JM Marine Survey
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Buying a secondhand boat can be a tricky business. As with cars and houses, sellers often go to considerable lengths to disguise defects and create a good impression pre-sale. But more often than not, owners are completely unaware of underlying issues.  Are there indicators of osmotic blistering, impact damage or rot? Have skin-fittings dezincified, or corroded to the point of collapse? Are structural components eaten out by termites?

Few system failures occur out of the blue: many are the result of slow degradation or inadequate maintenance. A good marine surveyor knows where to look for these signs and can advise on how to rectify the problem and how urgently it should be addressed. Is your dream yacht really such a good buy?  Or should you renegotiate the price?

Even brand new boats have their problems, as our commissioning surveys demonstrate. Delivering a new sailing yacht from the Florida factory to the Caribbean some years ago, we compiled a defect list two pages long within several hours of going to sea.  Some defects were serious enough to keep the yacht in port for weeks while the owners battled with the manufacturer over warranty.

Unfortunately this is not unusual. Factory faults and equipment issues are normally identified only when the vessel is surveyed for a purchaser, long after warranty has expired. A condition survey for the original owner carried out prior to the end of the warranty period is often a prudent investment, with the survey fee recouped many times over.

In the hot damp climate of Singapore and SE Asia, a fibreglass hull (whether on a superyacht, a sailing catamaran or a sports boat) is vulnerable to accelerated hydrolysis and osmotic blistering. Lightning damage is common. High temperatures and humidity speed up the corrosion of metal fittings above and below the waterline, not least in the engine room. Skin-fittings and through-hull assemblies are adversely affected and have the potential to sink a boat, even in the marina berth.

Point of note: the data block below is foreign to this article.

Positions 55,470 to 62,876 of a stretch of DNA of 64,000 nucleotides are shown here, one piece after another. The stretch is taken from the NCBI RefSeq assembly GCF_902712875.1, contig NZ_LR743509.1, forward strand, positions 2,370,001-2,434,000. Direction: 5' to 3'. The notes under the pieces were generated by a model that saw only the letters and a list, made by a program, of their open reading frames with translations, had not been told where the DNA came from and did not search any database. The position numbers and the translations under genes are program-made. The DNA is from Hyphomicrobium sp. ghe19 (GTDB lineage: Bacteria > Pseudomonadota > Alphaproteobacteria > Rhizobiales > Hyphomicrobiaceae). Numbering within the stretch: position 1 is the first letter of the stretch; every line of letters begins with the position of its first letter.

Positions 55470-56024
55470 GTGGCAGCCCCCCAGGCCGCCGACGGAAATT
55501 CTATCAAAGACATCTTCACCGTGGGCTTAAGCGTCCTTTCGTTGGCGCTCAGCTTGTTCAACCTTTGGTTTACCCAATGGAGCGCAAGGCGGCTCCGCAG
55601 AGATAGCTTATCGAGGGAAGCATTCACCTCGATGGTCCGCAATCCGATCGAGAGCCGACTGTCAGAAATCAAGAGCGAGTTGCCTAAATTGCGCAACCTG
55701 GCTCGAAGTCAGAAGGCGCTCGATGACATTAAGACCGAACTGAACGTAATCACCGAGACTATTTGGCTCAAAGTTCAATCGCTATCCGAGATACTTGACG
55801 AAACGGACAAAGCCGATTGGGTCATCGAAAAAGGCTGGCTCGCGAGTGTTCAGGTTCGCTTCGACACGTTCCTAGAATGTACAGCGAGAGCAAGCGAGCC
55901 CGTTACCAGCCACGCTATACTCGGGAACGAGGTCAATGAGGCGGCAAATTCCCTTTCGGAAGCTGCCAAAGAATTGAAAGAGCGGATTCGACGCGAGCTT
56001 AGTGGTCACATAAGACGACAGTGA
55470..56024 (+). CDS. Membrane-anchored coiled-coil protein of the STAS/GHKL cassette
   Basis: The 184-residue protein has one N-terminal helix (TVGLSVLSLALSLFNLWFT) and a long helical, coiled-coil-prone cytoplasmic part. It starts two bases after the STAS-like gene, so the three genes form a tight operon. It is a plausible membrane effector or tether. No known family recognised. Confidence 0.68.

While it’s the yacht broker’s job to focus on the good aspects of a vessel (and no one can blame them for doing their job); the reality is that all boats have defects. The important thing is to make sure that these are small and inexpensive to rectify, or that they won’t interfere with your boating plans. Your time on the water should be enjoyable - so if a prospective purchase needs a lengthy stint in a shipyard to make it safe, reliable and hassle-free, it’s good to know this before you proceed.


JM Marine Surveys Singapore
+65 8540 0835 (mobile and Whatsapp)
+60 196 073 644 (mobile and Whatsapp)
Company no. 201404814R

PO Box 711, Harbourfront Centre Post Office, 910934 Singapore

Australia: JM Marine Survey

0437 389 320 / +61 437 389 320 (mobile)
ABN: 50967492201
PO Box 300, Seaforth, NSW 2092, Australia